Nephrotic Syndrome In Adults

Overview

Definition

Nephrotic syndrome is a disorder of the kidneys. It may result in:

  • High amounts of protein in the urine
  • High cholesterol in the blood
  • Swelling in the body—mainly in the feet and legs
  • Low levels of a certain protein in the blood
Anatomy of the Kidney
Glomerulonephritis
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Causes

Tiny filters in the kidneys remove waste from the blood and makes urine. If they are not working well, wastes and fluids build up in the body.

The most common cause is damage from kidney problems such as:

  • Focal segmental glomerulosclerosis
  • Membranous nephropathy
  • Glomerulonephritis
  • IgA nephropathy
  • Minimal change disease

Other causes are problems that harm the kidneys such as:

  • Diabetic nephropathy
  • Buildup of certain proteins—amyloidosis
  • Systemic lupus erythematosus
  • Certain infections such as HIV
  • Sickle cell disease
  • Some cancers

Risk Factors

The risk of this problem is higher in people who have:

  • Any of the health problems that cause the condition
  • Used certain medicines for a long time
  • Contact with certain toxins
  • Health problems that slow blood flow

SymptomsandDiagnosis

Symptoms

Symptoms may be:

  • Swelling of feet, ankles, and legs—less often belly, hands, and face
  • Feeling tired
  • Not feeling hungry
  • Weight gain
  • Foamy urine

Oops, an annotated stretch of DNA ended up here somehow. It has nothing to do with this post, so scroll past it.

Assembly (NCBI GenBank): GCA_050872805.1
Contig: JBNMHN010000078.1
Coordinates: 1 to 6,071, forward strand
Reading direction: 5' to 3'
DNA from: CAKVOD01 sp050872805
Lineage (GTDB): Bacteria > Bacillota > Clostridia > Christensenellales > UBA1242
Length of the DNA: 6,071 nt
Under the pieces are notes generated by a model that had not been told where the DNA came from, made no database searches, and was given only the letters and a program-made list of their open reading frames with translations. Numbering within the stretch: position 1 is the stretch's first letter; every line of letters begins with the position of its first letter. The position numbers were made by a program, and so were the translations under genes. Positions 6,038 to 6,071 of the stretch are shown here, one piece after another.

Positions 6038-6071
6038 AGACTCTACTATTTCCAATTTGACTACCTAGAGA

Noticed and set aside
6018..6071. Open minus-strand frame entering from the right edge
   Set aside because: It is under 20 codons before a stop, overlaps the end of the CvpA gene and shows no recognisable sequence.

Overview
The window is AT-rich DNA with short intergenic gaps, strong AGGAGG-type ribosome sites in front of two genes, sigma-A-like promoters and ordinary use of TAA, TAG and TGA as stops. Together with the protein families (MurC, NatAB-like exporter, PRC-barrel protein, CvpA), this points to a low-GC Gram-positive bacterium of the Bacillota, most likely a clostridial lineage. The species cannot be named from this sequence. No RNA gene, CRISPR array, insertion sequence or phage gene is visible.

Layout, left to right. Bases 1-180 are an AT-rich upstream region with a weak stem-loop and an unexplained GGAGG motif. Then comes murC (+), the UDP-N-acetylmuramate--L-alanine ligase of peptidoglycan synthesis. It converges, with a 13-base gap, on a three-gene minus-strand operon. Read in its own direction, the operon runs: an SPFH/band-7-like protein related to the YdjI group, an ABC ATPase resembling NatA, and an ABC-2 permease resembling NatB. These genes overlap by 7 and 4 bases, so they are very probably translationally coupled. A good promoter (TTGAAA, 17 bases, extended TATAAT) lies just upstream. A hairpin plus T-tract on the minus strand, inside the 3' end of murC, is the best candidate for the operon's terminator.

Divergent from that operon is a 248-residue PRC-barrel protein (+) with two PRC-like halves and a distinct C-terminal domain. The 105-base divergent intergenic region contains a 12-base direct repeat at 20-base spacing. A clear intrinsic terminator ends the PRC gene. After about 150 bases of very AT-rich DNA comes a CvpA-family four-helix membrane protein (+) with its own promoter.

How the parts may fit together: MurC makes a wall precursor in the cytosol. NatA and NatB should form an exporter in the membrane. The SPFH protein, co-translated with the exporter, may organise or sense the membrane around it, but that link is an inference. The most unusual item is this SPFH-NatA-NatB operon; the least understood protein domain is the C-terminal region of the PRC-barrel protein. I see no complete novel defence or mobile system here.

• Breathing problems

Diagnosis

The doctor will ask about your symptoms and health history. A physical exam will be done.

Blood and urine tests will be done to check kidney function. Results can make the diagnosis.

Other tests will be done to look for a cause. You may need to see a doctor who treats kidney diseases.

Treatments

Treatment

In some people, nephrotic syndrome goes away on its own. In others, the cause will need to be treated. Options are:

  • Diet changes
  • Medicines to lower:
    • High blood pressure
    • High cholesterol
    • Fluid buildup
    • Protein in the urine
  • Dialysis to filter blood when the kidneys cannot

Prevention

The risk may be lowered by managing health problems that can harm the kidneys.

This content is reviewed regularly and is updated when new and relevant evidence is made available. This information is neither intended nor implied to be a substitute for professional medical advice. Always seek the advice of your physician or other qualified health provider prior to starting any new treatment or with questions regarding a medical condition.

Edits to original content made by Denver Health.

RESOURCES

National Institute of Diabetes and Digestive and Kidney Diseases https//www.niddk.nih.gov 

National Kidney Foundation https://www.kidney.org 

CANADIAN RESOURCES

Health Canada https://www.canada.ca 

The Kidney Foundation of Canada https://www.kidney.ca 

References

Kakar S, Kumar V, Singh R. Latest research progress on acute nephrotic syndrome. J Acute Dis. 2017;6:255-259.

Nephrotic syndrome. National Kidney Foundation website. Available at: https://www.kidney.org/atoz/content/nephrotic. Accessed January 4, 2021.

Nephrotic syndrome in adults. EBSCO DynaMed website. Available at: https://www.dynamed.com/condition/nephrotic-syndrome-in-adults. Accessed January 4, 2021.

Nephrotic syndrome in adults. National Institute of Diabetes and Digestive and Kidney Diseases website. Available at: https://www.niddk.nih.gov/health-information/kidney-disease/nephrotic-syndrome-adults. Accessed January 4, 2021.

Overview of nephrotic syndrome. Merck Manual Professional Version website. Available at: https://www.merckmanuals.com/professional/genitourinary-disorders/glomerular-disorders/overview-of-nephrotic-syndrome#v1056004. Accessed January 4, 2021.